[WSJ]

Millions still without power as temperature nears freezing in Eastern US

One week after Hurricane Sandy pummeled the Eastern Seaboard of the United States with high winds and a record storm surge, nearly two million homes and businesses remain without power in New Jersey, New York and Connecticut as temperatures fall near the freezing mark.

[WSWS]

After Getting Back to Normal, Big Job Is Facing New Reality

First, life has to be rewound to Friday, Oct. 26 — the last weekday before Hurricane Sandy crippled and disoriented the New York area. To make that happen, repairs to damaged power grids,transportation networks and housing will grind on for weeks, if not months, at a staggering cost.

[NYT]

‘What can I do?’: New Yorkers seek Ways to help

Normally on a Saturday morning, Erica Siegel, a 33-year-old real estate agent, would be working or taking a run. But this weekend found her packing rolls of toilet paper, boxes of garbage bags, and canned vegetables and soups to bring to a Queens park, where they would be sorted for delivery to storm victims.

[Daily Herald]

Housing woes rise as temperatures fall after Sandy

Alina Braverman returned home Sunday to storm-battered Lower Manhattan. Not because power had been restored to the area that was flooded by the East River storm surge. But because Braverman said she had just hours to retrieve family possessions from the seven-floor building that had been declared temporarily uninhabitable pending two to four weeks of repairs.

[USA Today]

Can Landlords Charge Rent While Buildings Are Uninhabitable?

With many buildings still uninhabitable, one question on a lot of peoples’ minds is whether or not landlords will be able to demand rent payments for apartments that can’t be lived in. The short answer is: Yes,they can demand rent, although doing so could be seen as an act of war against the tenants, who are already not the happiest of campers.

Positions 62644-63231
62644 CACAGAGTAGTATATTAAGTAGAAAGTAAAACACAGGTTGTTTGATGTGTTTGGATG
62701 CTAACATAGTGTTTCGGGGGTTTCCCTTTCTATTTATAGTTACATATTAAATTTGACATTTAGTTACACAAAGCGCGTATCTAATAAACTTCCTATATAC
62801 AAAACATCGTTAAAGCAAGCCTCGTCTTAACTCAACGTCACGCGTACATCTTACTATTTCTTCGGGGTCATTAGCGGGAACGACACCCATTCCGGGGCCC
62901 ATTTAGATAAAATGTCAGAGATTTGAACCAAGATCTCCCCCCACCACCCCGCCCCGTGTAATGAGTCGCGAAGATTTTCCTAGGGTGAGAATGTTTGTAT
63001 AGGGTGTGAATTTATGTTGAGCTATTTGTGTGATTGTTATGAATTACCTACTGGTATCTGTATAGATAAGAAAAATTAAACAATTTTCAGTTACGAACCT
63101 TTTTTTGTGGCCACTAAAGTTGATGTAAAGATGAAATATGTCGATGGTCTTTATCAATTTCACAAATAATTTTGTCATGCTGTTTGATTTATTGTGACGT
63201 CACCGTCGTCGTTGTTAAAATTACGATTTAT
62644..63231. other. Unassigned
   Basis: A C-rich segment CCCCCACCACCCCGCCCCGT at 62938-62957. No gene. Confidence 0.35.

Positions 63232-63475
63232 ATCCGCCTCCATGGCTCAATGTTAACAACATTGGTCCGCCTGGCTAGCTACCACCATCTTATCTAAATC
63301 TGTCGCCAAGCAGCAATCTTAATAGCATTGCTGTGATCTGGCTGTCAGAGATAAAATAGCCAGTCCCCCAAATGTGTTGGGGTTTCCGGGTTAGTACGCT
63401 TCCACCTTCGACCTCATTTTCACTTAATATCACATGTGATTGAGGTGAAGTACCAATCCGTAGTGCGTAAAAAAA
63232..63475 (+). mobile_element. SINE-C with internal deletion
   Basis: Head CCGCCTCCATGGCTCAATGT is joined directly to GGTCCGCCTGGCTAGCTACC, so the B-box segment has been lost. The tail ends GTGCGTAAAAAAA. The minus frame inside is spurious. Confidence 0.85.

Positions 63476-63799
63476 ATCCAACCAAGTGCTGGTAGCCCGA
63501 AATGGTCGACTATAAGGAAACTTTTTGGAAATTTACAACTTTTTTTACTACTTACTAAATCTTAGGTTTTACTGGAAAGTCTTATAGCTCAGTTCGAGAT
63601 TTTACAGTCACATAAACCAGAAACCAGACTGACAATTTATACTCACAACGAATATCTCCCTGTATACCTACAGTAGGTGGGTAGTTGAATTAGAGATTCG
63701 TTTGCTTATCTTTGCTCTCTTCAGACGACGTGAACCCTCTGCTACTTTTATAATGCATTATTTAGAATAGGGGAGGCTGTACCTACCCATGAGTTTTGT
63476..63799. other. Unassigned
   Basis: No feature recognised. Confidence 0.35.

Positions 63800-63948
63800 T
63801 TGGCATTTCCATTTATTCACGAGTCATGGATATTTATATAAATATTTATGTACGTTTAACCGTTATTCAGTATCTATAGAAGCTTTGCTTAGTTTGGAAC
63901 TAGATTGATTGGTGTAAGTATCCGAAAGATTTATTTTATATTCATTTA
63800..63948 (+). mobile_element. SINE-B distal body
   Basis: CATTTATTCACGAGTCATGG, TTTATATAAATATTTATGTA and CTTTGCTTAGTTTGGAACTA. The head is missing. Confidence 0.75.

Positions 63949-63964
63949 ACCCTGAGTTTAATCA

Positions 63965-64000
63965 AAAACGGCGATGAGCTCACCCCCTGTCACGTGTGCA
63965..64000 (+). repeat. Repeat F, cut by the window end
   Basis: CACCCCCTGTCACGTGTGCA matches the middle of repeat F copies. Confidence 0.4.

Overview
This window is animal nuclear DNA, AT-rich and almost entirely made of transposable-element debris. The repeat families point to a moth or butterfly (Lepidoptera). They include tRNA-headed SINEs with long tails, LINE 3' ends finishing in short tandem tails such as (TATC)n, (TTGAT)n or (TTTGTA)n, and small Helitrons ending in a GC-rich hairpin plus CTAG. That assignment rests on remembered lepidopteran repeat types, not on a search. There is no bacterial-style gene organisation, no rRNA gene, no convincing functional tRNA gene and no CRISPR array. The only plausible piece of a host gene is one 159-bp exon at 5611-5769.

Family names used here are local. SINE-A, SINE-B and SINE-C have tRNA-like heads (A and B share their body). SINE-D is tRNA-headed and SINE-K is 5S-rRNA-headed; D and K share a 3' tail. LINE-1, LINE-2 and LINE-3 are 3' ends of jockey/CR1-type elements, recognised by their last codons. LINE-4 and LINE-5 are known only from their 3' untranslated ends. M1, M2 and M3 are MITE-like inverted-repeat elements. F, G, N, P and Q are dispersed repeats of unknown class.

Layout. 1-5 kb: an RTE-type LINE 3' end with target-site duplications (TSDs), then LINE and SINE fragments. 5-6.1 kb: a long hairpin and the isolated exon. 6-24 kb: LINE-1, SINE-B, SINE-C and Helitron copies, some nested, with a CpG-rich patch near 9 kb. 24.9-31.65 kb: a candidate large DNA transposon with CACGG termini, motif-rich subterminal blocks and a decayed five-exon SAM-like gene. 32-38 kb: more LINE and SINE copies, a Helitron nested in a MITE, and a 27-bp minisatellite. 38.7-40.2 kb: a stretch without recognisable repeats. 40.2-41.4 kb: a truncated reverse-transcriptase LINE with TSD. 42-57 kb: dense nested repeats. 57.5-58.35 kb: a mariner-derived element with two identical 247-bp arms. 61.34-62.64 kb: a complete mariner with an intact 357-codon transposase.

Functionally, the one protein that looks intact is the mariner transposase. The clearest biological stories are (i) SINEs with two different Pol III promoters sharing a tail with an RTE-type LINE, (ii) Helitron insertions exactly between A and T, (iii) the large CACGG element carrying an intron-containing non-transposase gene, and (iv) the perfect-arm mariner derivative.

[Curbed]

Getting Out of North Brooklyn Might Be a Problem

One of North Brooklynites’ favorite pastimes—complaining about the L train—is about to become a full time job. Even though service was restored to 80 percent of subway lines as of yesterday, with more expected to be up and running today, the MTA has no timeline for the L (MTA chairman Joe Lhota said he hopes it’s restored “one day next week”) or the G (flooded with Newtown Creek Superfund water, too depressing to even address.)

[Curbed]

Government seeks apartments, hotels for Sandy evacuees

U.S. Homeland Security Secretary Janet Napolitano said on Sunday federal agencies are looking for apartments and hotel rooms for people displaced by superstorm Sandy. ”Our goal is to try to get people out of the shelters,” Napolitano said at a news conference in New Jersey with Governor Chris Christie.

[Reuters]

Michelle Williams, Jason Segel’s Brooklyn Home Underwater Post Hurricane Sandy

Just like hundreds of other New York City residents, Michelle Williams and Jason Segel have been left homeless after Hurricane Sandy hit hard on Monday, Oct. 29. The couple’s apartment building in the Red Hook neighborhood of Brooklyn, N.Y., is reportedly underwater after the superstorm struck the East Coast, destroying communities and leaving residents in the tri-state area and beyond without power or homes.